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Transposing musical skill: sonification of movement as concurrent augmented feedback enhances learning in a bimanual task

Overview of attention for article published in Psychological Research, May 2016
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About this Attention Score

  • Good Attention Score compared to outputs of the same age (68th percentile)
  • Good Attention Score compared to outputs of the same age and source (73rd percentile)

Mentioned by

twitter
5 tweeters

Citations

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15 Dimensions

Readers on

mendeley
51 Mendeley
Title
Transposing musical skill: sonification of movement as concurrent augmented feedback enhances learning in a bimanual task
Published in
Psychological Research, May 2016
DOI 10.1007/s00426-016-0775-0
Pubmed ID
Authors

John Dyer, Paul Stapleton, Matthew Rodger

Abstract

Concurrent feedback provided during acquisition can enhance performance of novel tasks. The 'guidance hypothesis' predicts that feedback provision leads to dependence and poor performance in its absence. However, appropriately structured feedback information provided through sound ('sonification') may not be subject to this effect. We test this directly using a rhythmic bimanual shape-tracing task in which participants learned to move at a 4:3 timing ratio. Sonification of movement and demonstration was compared to two other learning conditions: (1) Sonification of task demonstration alone and (2) completely silent practice (control). Sonification of movement emerged as the most effective form of practice, reaching significantly lower error scores than control. Sonification of solely the demonstration, which was expected to benefit participants by perceptually unifying task requirements, did not lead to better performance than control. Good performance was maintained by participants in the Sonification condition in an immediate retention test without feedback, indicating that the use of this feedback can overcome the guidance effect. On a 24-h retention test, performance had declined and was equal between groups. We argue that this and similar findings in the feedback literature are best explained by an ecological approach to motor skill learning which places available perceptual information at the highest level of importance.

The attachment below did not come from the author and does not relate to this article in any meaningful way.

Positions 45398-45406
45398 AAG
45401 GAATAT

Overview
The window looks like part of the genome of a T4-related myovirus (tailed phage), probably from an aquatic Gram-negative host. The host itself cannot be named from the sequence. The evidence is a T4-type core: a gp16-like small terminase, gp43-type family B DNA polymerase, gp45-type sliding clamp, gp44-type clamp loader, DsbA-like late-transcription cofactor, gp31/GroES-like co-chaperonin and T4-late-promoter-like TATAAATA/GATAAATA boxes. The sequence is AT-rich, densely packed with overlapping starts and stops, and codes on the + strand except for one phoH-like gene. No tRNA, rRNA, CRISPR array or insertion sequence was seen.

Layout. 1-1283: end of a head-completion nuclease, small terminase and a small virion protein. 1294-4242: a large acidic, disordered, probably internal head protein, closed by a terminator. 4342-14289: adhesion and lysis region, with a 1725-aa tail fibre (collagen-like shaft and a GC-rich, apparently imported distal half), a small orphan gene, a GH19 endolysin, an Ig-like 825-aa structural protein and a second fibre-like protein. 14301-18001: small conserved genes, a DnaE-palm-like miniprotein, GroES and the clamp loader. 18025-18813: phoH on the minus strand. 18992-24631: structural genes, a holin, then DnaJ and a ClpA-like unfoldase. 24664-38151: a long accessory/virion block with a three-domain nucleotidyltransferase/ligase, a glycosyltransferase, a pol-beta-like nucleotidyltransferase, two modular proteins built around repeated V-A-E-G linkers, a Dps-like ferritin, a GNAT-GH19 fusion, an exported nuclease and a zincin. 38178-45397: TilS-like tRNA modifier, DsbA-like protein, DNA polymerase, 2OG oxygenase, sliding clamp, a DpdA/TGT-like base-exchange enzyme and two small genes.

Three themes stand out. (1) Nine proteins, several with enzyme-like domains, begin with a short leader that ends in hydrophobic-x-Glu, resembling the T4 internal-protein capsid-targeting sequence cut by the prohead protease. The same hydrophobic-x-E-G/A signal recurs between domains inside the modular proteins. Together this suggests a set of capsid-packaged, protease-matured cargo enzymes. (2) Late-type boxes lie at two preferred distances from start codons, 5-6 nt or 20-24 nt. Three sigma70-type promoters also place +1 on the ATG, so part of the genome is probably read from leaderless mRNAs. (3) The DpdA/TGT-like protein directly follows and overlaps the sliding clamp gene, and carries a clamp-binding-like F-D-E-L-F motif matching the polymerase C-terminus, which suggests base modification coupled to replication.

Twitter Demographics

The data shown below were collected from the profiles of 5 tweeters who shared this research output. Click here to find out more about how the information was compiled.

Mendeley readers

The data shown below were compiled from readership statistics for 51 Mendeley readers of this research output. Click here to see the associated Mendeley record.

Geographical breakdown

Country Count As %
United Kingdom 1 2%
Unknown 50 98%

Demographic breakdown

Readers by professional status Count As %
Student > Ph. D. Student 17 33%
Student > Master 7 14%
Student > Bachelor 4 8%
Student > Doctoral Student 3 6%
Researcher 3 6%
Other 10 20%
Unknown 7 14%
Readers by discipline Count As %
Psychology 14 27%
Medicine and Dentistry 5 10%
Engineering 4 8%
Computer Science 3 6%
Unspecified 3 6%
Other 10 20%
Unknown 12 24%

Attention Score in Context

This research output has an Altmetric Attention Score of 4. This is our high-level measure of the quality and quantity of online attention that it has received. This Attention Score, as well as the ranking and number of research outputs shown below, was calculated when the research output was last mentioned on 07 June 2016.
All research outputs
#4,051,669
of 14,079,291 outputs
Outputs from Psychological Research
#162
of 681 outputs
Outputs of similar age
#82,459
of 265,856 outputs
Outputs of similar age from Psychological Research
#6
of 23 outputs
Altmetric has tracked 14,079,291 research outputs across all sources so far. This one has received more attention than most of these and is in the 71st percentile.
So far Altmetric has tracked 681 research outputs from this source. They typically receive a little more attention than average, with a mean Attention Score of 5.8. This one has done well, scoring higher than 75% of its peers.
Older research outputs will score higher simply because they've had more time to accumulate mentions. To account for age we can compare this Altmetric Attention Score to the 265,856 tracked outputs that were published within six weeks on either side of this one in any source. This one has gotten more attention than average, scoring higher than 68% of its contemporaries.
We're also able to compare this research output to 23 others from the same source and published within six weeks on either side of this one. This one has gotten more attention than average, scoring higher than 73% of its contemporaries.